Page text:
During the Jacobite Rebellion, the French sent detachments from their Irish Brigade to Scotland. These were formed together as a composite battalion of Irish Piquets. I decided to model the complete Irish Brigade, which I wanted anyway for my expansion into the War of Austrian Succession, then take a few figures from the various units of this to form my model of the Irish Piquets, in other words exactly what they did in 1745.
The Irish Brigade was commanded by Marshal de Camp (Major-General) Charles O’Brian, Compte (or Vicount) de Clare. He could have worn the French Marshal de Camp blue uniform, however I decided to model him in his Regiment Clare uniform, with yellow facings, but gave him a tricorne with white feathers around the edge, as worn by French Generals.
I have now added the Royal Ecossais to my 18th Century wargames armies. They are one of my favourite units, so I have been looking forward to this.
I had made one figure already, of their Regimental Colonel Lord John Drummond. He arrived in Scotland with his Regiment on 26th November 1745. The main Jacobite Army was marching south from Carlisle towards Preston at that stage. Major General Lord Strathallan had been left in command of a small number of Jacobite forces in Scotland, but Lord John Drummond was now appointed as a Jacobite Lieutenant General, so took over command of the troops in Scotland and set about raising considerably more. I modelled him wearing the Scottish version of his Royal Ecossais uniform, short jacket and blue bonnet, with a plaid slung over his left shoulder.
I have made two more small Jacobite units, both of which were at Culloden.
The first is Kilmarnock’s Foot Guards. This was formed by dismounting Kilmarnock’s Horse Grenadiers and Pitsligo’s Horse, so that their horses could be used by the only Squadron of Fitzjames’ Horse which made it to Scotland (the other three Squadrons and all of the horses of that French Regiment being captured by the Royal Navy).
Kilmarnock’s Horse Grenadiers were 50 men (modelled as two figures) and Pitsligo’s Horse 130 men (modelled as four figures). I had previously modelled these units as mounted, looking like this, with Kilmarnock’s Horse Grenadiers being on the left of the picture and Pitsligo’s Horse on the right.
The Jacobites conducted several sieges, but were hampered by the lack of suitable artillery. This was partially solved by the landing of some heavier French guns in November 1745. These comprised 2 x 8 pounders, 2 x 12 pounders and 2 x 16 pounders. I decided to model these on my standard 18th Century ratio of one model per two real guns, so just one of each calibre. I use different manufacturers models to portray guns of different calibres and mix up carriages and tubes (gun barrels) to suit as shown below:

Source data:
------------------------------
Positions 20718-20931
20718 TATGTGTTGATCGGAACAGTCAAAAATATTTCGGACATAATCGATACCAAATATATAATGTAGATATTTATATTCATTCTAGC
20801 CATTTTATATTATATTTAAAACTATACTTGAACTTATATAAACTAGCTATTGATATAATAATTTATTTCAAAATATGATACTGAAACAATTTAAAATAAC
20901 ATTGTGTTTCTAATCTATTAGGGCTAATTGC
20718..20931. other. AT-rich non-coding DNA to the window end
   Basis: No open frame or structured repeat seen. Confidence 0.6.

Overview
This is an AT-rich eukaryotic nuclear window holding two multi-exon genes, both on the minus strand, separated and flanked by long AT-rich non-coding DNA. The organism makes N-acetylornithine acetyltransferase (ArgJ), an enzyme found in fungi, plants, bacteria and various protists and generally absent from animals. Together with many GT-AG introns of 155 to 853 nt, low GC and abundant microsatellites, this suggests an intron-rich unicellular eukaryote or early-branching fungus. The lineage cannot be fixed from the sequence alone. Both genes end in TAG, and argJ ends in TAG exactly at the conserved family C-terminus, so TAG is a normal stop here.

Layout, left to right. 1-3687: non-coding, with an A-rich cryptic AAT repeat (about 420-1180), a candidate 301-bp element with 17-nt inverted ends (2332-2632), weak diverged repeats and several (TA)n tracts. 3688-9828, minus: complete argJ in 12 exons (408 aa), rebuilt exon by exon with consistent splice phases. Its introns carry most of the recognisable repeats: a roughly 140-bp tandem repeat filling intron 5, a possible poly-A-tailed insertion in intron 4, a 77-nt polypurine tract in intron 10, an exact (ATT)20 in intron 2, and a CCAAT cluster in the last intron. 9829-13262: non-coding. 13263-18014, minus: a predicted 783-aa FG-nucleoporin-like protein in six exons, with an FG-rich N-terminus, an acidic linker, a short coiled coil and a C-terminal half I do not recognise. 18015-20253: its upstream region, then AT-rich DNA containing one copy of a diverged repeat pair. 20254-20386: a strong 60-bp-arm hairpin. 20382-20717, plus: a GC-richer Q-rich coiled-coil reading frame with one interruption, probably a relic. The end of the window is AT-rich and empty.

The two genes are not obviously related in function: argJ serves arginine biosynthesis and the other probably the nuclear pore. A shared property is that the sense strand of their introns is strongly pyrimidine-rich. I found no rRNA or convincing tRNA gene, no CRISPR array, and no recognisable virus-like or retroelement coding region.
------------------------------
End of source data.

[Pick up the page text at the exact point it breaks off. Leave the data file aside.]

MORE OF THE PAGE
I decided to model a 6 Pounder battery of three models guns, representing six real ones. As mentioned in my article on 18th Century Artillery, I have used model guns from different manufacturers to represent various calibres. In the Napoleonic era most nations simplified their gun carriages to a smaller number of sizes, each of which could be used for a range of calibres. However, in the 18th Century virtually every increase in calibre was accompanied by a larger gun carriage.
I had previously used IMEX AWI American Artillery pieces to represent British 3 Pounders, and I have now used the larger Revell SYW Austrian Artillery pieces to represent British 6 Pounders, as shown below.
My article on Napoleonic March Rates was written 20 years ago. There was one matter which I thought needed clarification, and one which needed correction. I have therefore added an addendum at the end of the article.
I was chatting on the Napoleon Series Forum a few days ago on the subject of Napoleonic Tactical Drills. It occurred to me that I did have a chapter dealing with this in a book which I began to write some 20 years ago, but never finished.
I have updated all of the diagrams in this particular chapter and it is now published as an article, entitled “Basic Formations and Movement Drills“, within the Tactics Sub-section of the Military Historical Research Section. This may be accessed via that link or the Top Menu of my webpage.
The article covers the basic tactical structures which changed little, if at all, throughout the 17th, 18th and much of the 19th Centuries. I acknowledge that I have relied mainly, although not exclusively, on British Regulations, but all nations used very similar tactical drills at this basic level. I will publish a future article on Tactical Development during the 18th Century.
I have amended the structure of pages of Military Historical Research articles. These were all originally in a single section, but the number of articles was getting long, and I have plans to add more in the near future. I have therefore divided this section into two drop down sub-sections from the main Top Menu. The new sub-sections are Organisation and Tactics.
My Squares and Oblongs article was written 20 years ago. I have now revised it to take into account my more recent research into British Converged Light Battalions. I have not changed the original article, but have added an extra section at the end to explain these drills more fully.
Having created some additional Blog Post Categories, I have decided to organise them into a logical hierarchy, with main categories of Historical Eras, Troop Types, Military Historical Research, Terrain and General. These then have various subcategories as can be seen in the Post Categories side bar. As my website grows, I think this will make it easier for readers to find blogs which interest them.